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City Repair Project
The City Repair Project is a 501(c)(3) non-profit organization based in Portland, Oregon. Its focus is education and activism for community building. The organizational motto is "The City Repair Project is group of citizen activists creating public gathering places and helping others to creatively transform the places where they live."[2]
City Repair Project
Formation1996; 25 years ago
Founded atPortland, Oregon
PurposeCommunity education and activism
Coordinates
45°31′12″N​122°40′55″W
Brent Bellamy, Sarah Frances Micaelson Lakeman, Todd Ferry, Mark Michaelson Lakeman[1]
Structure
City Repair is an organization primarily run by volunteers. A Board of Directors oversees the project's long term vision and a Council maintains its daily operations. Both the Board of Directors and Council meet monthly. City Repair's work focuses on localization and placemaking. The City Repair Project maintains an office in Portland.
History
The City Repair Project was founded in 1996 by a small group of neighbors interested in sustainability and neighborhood activism.[3] The first City Repair action was an intersection repair at Share-It Square at SE 9th Ave and SE Sherrett Street. An intersection repair is a place where two streets crossed that is painted by the members of that neighborhood. The street is closed down during the painting. The first intersection repair that happened was at Share-it Square. Other intersection repairs include Sunnyside Piazza.[4][5]
Annual events
City Repair hosts two events annually, Portland's Earth Day celebration and the Village Building Convergence.[6]
Past projects include the T-Horse, a small pick-up truck converted into a mobile tea house. The T-Horse was driven to neighborhood sites and events around Portland and served free chai and pie.
The organization has inspired groups around the United States to start their own City Repair Projects. Unaffiliated City Repairs exist in California, Washington, Minnesota, and other places.
The Village Building Convergence (VBC) is an annual 10-day event held every May in Portland, Oregon, United States. The event is coordinated by the City Repair Project and consists of a series of workshops incorporating natural building and permaculture design at multiple sites around the city. Many of the workshops center on "intersection repairs" which aim to transform street intersections into public gathering spaces.
Background
In 1996, neighbors in the Sellwood neighborhood of Portland at the intersection of 8th and Sherrett created a tea stand, children's playhouse and community library on the corner and renamed it "Share-It Square".[7] Community organizers founded the City Repair Project that same year, seeking to share their vision with the community. In January 2000, the Portland City Council passed ordinance #172207, an "Intersection Repair" ordinance, allowing neighborhoods to develop public gathering places in certain street intersections.[8]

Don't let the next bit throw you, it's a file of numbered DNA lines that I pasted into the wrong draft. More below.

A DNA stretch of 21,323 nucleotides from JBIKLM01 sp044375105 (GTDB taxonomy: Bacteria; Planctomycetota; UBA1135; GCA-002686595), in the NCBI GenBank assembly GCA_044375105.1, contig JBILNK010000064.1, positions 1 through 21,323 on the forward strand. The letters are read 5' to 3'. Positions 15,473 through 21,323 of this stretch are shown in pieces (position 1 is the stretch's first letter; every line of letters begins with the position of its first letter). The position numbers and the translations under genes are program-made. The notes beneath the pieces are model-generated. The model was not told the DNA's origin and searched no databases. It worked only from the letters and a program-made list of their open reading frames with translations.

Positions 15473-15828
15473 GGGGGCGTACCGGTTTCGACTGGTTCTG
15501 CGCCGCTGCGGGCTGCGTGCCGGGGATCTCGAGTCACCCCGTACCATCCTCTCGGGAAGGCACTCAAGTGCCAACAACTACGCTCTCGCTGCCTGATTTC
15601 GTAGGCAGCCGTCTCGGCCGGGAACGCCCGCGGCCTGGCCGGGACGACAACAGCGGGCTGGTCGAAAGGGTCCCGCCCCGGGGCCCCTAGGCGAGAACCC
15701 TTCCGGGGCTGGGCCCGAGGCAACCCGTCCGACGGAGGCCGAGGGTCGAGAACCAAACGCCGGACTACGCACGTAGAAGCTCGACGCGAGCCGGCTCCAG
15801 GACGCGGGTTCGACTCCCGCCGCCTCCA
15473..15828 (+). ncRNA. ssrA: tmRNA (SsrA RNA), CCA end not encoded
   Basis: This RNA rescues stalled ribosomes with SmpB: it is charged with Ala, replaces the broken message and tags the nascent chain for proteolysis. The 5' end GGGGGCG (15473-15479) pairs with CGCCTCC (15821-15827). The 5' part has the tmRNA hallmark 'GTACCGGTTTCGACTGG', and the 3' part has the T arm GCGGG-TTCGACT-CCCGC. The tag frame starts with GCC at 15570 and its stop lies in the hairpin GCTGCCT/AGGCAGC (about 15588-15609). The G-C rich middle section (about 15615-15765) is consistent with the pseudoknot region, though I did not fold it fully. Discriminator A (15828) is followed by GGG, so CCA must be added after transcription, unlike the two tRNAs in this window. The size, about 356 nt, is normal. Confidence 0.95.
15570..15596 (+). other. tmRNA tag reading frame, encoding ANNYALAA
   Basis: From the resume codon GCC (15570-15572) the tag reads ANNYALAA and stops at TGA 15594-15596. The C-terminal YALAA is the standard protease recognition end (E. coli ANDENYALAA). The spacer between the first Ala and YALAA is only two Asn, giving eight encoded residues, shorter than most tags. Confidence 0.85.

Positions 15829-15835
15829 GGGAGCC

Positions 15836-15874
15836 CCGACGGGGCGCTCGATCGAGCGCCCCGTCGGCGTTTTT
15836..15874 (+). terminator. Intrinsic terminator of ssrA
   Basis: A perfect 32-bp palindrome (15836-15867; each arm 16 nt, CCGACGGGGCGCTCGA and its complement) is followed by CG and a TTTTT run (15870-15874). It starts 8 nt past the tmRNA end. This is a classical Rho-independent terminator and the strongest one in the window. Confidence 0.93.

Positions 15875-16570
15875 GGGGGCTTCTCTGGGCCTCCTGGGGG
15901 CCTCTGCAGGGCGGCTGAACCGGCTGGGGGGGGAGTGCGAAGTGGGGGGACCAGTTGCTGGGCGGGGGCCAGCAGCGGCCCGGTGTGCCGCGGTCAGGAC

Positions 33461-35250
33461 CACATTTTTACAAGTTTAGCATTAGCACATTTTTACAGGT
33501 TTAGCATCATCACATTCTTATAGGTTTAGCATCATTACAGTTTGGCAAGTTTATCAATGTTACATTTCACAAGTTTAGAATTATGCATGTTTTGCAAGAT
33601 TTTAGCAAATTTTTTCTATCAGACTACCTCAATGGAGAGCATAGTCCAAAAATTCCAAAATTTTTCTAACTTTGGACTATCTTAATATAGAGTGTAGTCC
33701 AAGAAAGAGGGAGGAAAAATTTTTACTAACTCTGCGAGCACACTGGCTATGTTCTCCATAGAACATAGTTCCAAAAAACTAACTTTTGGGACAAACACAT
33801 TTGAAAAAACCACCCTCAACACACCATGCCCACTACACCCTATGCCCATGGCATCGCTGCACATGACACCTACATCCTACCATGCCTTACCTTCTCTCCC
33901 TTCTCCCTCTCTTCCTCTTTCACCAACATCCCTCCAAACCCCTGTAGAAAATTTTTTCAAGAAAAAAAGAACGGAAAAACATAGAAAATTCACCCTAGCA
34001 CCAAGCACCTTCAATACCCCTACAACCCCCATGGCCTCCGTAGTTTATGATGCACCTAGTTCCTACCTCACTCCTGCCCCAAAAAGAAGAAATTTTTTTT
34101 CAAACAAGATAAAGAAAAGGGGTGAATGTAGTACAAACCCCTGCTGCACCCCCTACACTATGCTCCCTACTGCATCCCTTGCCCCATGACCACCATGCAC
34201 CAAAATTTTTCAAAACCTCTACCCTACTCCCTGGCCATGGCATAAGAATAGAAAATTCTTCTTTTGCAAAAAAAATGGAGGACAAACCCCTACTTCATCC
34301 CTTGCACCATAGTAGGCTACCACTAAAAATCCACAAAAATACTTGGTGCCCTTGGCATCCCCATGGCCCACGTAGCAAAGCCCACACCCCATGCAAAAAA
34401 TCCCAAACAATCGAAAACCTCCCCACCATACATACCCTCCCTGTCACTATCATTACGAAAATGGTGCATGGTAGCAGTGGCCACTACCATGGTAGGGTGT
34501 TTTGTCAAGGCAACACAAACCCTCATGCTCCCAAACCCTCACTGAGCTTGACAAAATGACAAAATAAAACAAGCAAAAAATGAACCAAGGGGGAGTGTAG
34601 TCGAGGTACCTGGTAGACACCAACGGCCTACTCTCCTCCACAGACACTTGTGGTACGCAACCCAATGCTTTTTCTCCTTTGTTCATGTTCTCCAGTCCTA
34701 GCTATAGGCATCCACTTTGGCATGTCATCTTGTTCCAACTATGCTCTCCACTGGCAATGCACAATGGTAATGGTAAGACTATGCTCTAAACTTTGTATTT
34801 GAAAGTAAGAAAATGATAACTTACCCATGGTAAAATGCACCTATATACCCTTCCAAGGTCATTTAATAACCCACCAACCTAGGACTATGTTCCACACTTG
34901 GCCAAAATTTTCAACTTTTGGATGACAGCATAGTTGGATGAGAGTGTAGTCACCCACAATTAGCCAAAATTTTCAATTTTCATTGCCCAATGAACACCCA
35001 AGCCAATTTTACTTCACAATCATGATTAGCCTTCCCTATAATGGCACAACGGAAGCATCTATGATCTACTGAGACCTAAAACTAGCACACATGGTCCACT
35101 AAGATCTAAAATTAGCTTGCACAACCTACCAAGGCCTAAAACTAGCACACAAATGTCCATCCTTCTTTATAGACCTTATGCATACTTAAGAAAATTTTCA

Sites
The first Village Building Convergence took place in May 2002, then called the Natural Building Convergence. During its history, the VBC has coordinated the creation of over 72 natural building and permaculture sites in Portland, including information kiosks, painted intersections, cob benches, and a strawbale house at Dignity Village. The sites are primarily located in the southeast quadrant of Portland. Natural builders from around the world have coordinated the activities at many of the construction sites at the Village Building Convergence. Most of the labor taking place at the sites is done by volunteers.
Workshops
The VBC hosts a series of workshops, many of which are free to the public. Topics of the workshops are usually related to sustainability and natural building. Past workshops have included aikido lessons, outdoor mushroom cultivation, bioswale creation, and nonviolent communication.[9]
Speakers
The VBC also hosts speakers and entertainment during the evenings of its convergences. Presentations for the 2007 convergence were made at Disjecta by Starhawk, Michael Lerner, and Paul Stamets.[10] Prior years' presentations have been given by Malik Rahim, Toby Hemenway, and Judy Bluehorse.
Further reading
References
  1. ^ http://www.cityrepair.org/staff-board/
  2. ^ About City Repair Archived 26 June 2007 at the Wayback Machine
  3. ^ Boss, Suzie. "RIMBY: Where change begins."San Francisco Chronicle. 27 February 2009.
  4. ^ "Project for Public Spaces". Archived from the original on 4 July 2007. Retrieved 4 July 2007.
  5. ^ Jan C. Semenza (2003). "The Intersection of Urban Planning, Art, and Public Health: The Sunnyside Piazza". American Journal of Public Health. 93 (9): 1439–1441. doi​:​10.2105/ajph.93.9.1439​. PMC 1447989. PMID 12948959.
  6. ^ Riegel, Rich. "It takes a village: Volunteers, builders join forces for May building convergence." Daily Journal of Commerce. 28 April 2004.
  7. ^ Bergeson, Laine. The Enlightened Intersection: A Portland, Oregon, neighborhood turns a street corner into a convivial gathering place.Archived May 25, 2007, at the Wayback Machine Utne Magazine
  8. ^ Street-corner Revolution, Stephen SilhaArchived 17 May 2008 at the Wayback Machine, Yes Magazine
  9. ^ Streets meet; so can people, Jennifer Anderson Archived 6 February 2012 at the Wayback Machine, Portland Tribune
  10. ^ Ideology, action converge and prosper, Rebecca Ragain Archived 6 February 2012 at the Wayback Machine, Portland Tribune
External links
City Repair website
Last edited on 13 April 2021, at 10:44
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